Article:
So what we’re seeing in the vertebrate lineage is a conserved pattern of specialization of α-actinin-3 to work with fast muscle fibers — it’s a factor in enhancing performance in the specific task of generating force. The α-actinin-3 gene is an example of a duplicated gene becoming increasingly specialized for a particular role, with both changes in the amino acid sequence that promoted a more specialized activity, and changes in the regulatory region of the gene so that it was only switched on in appropriate muscle fibers.
Duplication and divergence model proposed by this paper. Before duplication the ancestral sarcomeric α-actinin had the functions of both ACTN2 and ACTN3 in terms of tissue expression and functional isoforms. After duplication, ACTN2 has conserved most of the functions of the preduplicated gene, while ACTN3 has lost many of these functions, which may have allowed it to optimise function in fast fibres.
That’s cool, but what we need is an experiment: we need to knock out the gene and see what happens. Mutations in α-actinin-2 are bad—they cause a cardiomyopathy. Losing α-actinin-4 leads to serious kidney defects (that gene is expressed in kidney tissue). What happens if we lose α-actinin-3?
It turns out you may be a guinea pig in that great experiment. Humans acquired a mutation in the α-actinin-3 gene, called R577X, approximately 40-60,000 years ago, and this mutation is incredibly common: about 50% of individuals of European and Asian descent carry it, and about 10% of individuals from African populations. Furthermore, an analysis of the flanking DNA shows relatively little recombination or polymorphism — which implies that the allele has reached this high frequency relatively recently and rapidly, which in turn implies that there has been positive selection for a nonsense mutation that destroys α-actinin-3 in us. The data suggests that a selective sweep for this variant began in Asia about 33,000 years ago, and in Europe about 15,000 years ago.
There is no disease associated with the loss of α-actinin-3. It seems that α-actinin-2 steps up to the plate and fills the role in type II fast muscle fibers, so everything functions just fine. Except…well, there is an interesting statistical effect.
The presence of a functional α-actinin-3 gene is correlated with athletic performance. A study of the frequency of the R577X mutation in athletes and controls found that there is a significant reduction in the frequency of the mutation among sprinters and power-lifters. At the Olympic level, none of the sprinters in the sample (32 individuals) carried the α-actinin-3 deficiency. Among Olympic power lifters, all had at least one functional copy of α-actinin-3.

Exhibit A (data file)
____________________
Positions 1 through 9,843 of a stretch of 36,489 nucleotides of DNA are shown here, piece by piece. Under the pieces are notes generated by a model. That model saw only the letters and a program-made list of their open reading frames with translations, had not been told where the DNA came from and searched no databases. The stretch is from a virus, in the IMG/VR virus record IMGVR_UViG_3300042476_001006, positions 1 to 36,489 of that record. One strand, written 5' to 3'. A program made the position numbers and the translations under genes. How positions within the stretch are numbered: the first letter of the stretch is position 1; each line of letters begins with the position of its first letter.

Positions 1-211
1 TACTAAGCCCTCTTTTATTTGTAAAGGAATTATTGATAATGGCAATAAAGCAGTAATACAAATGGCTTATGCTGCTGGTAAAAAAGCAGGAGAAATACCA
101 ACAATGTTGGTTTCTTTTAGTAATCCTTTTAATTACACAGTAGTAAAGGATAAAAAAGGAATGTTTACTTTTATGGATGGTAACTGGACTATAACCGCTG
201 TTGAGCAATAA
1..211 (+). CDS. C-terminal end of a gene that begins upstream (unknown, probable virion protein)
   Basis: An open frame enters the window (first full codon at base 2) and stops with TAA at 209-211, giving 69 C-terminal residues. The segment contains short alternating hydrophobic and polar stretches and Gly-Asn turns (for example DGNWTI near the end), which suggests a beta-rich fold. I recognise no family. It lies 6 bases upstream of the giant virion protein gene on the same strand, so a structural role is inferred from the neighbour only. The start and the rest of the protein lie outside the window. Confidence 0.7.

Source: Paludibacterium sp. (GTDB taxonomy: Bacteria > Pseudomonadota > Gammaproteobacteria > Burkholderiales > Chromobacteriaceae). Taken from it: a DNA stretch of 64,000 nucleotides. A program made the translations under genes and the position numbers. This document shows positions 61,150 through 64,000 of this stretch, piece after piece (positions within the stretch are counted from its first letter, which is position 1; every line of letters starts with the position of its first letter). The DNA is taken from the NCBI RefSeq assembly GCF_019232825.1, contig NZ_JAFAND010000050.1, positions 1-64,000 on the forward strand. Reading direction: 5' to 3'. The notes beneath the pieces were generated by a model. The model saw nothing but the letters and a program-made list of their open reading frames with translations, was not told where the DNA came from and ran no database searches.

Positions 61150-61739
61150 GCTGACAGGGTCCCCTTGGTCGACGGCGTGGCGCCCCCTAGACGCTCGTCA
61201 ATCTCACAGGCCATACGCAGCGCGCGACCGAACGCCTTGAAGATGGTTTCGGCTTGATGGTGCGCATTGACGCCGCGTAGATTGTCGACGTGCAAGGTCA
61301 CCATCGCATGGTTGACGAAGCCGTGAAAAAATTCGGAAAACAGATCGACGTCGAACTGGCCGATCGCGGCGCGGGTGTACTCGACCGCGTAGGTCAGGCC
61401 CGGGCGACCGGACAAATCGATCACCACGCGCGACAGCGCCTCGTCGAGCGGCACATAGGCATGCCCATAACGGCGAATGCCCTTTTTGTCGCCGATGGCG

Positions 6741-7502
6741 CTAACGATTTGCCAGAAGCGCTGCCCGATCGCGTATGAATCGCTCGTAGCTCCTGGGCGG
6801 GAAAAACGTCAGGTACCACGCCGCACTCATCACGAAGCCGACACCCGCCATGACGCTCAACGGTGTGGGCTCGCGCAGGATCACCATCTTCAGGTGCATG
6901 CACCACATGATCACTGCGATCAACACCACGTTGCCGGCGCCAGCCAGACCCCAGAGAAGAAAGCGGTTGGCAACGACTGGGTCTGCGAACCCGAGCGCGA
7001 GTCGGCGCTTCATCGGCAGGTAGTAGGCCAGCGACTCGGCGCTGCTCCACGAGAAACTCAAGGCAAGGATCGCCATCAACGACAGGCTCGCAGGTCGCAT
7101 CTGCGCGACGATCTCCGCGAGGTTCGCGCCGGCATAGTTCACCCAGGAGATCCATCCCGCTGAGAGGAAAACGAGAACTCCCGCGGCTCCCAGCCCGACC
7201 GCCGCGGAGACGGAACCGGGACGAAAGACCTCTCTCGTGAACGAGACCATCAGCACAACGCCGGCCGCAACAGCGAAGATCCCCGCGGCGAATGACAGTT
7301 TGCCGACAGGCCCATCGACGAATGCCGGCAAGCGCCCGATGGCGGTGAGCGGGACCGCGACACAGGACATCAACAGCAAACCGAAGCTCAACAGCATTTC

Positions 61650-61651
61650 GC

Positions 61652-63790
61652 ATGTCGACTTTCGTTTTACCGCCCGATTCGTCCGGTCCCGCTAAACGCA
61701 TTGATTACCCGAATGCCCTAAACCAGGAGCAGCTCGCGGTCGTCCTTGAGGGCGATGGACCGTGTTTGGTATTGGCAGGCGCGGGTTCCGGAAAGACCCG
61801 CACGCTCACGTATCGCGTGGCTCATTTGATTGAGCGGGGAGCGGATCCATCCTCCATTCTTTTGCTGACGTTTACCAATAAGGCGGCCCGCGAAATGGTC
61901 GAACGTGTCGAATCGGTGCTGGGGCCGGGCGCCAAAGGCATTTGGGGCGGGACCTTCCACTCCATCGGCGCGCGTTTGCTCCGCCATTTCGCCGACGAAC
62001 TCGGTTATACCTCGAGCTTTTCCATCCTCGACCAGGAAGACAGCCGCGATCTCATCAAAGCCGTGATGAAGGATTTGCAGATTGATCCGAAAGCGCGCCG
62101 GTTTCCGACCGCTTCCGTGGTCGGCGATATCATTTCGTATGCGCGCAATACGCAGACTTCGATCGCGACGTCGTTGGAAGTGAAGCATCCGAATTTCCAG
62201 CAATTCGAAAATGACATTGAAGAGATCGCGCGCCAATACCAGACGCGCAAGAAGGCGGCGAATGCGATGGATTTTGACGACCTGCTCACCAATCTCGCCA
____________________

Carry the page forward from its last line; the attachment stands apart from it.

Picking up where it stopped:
Awesome. Now I’m wondering about my α-actinin-3 genotype, and whether I have a good biological excuse for why I always got picked last for team sports in high school gym class. This is also why I’m interested in taking biopsies of football players…both for satisfying a scientific curiosity, and for revenge.
You may be wondering at this point about something: α-actinin-3 has a clear beneficial effect in enhancing athletic performance, and its conservation in other animal species suggests that it’s almost certainly a good and useful protein. So why has there been positive selection (probably) for a knock-out mutation in the human lineage?
There is a weak correlation in that study of athletic performance that high-ranking athletes in endurance sports have an increased frequency of the R577X genotype; it was only seen in female long-distance runners, though. More persuasive is the observation that α-actinin-3 knockouts in mice also produced a shift in metabolic enzyme markers that are indicative of increased endurance capacity. The positive advantage of losing α-actinin-3 may be more efficient aerobic metabolism in muscles, at the expense of sacrificing some strength at the high end of athletic performance.
This is yet another example of human evolution in progress—we’re seeing a shift in human muscle function over the course of a few tens of thousands of years.
Lek M, Quinlan KG, North KN (2009) The evolution of skeletal muscle performance: gene duplication and divergence of human sarcomeric alpha-actinins. Bioessays 32(1):17-25. [Epub ahead of print]
MacArthur DG, Seto JT, Raftery JM, Quinlan KG, Huttley GA, Hook JW, Lemckert FA, Kee AJ, Edwards MR, Berman Y, Hardeman EC, Gunning PW, Easteal S, Yang N, North KN (2007) Loss of ACTN3 gene function alters mouse muscle metabolism and shows evidence of positive selection in humans. Nat Genet.39(10):1261-5.
Yang N, MacArthur DG, Gulbin JP, Hahn AG, Beggs AH, Easteal S, North K (2003) ACTN3 genotype is associated with human elite athletic performance. Am J Hum Genet 73(3):627-31.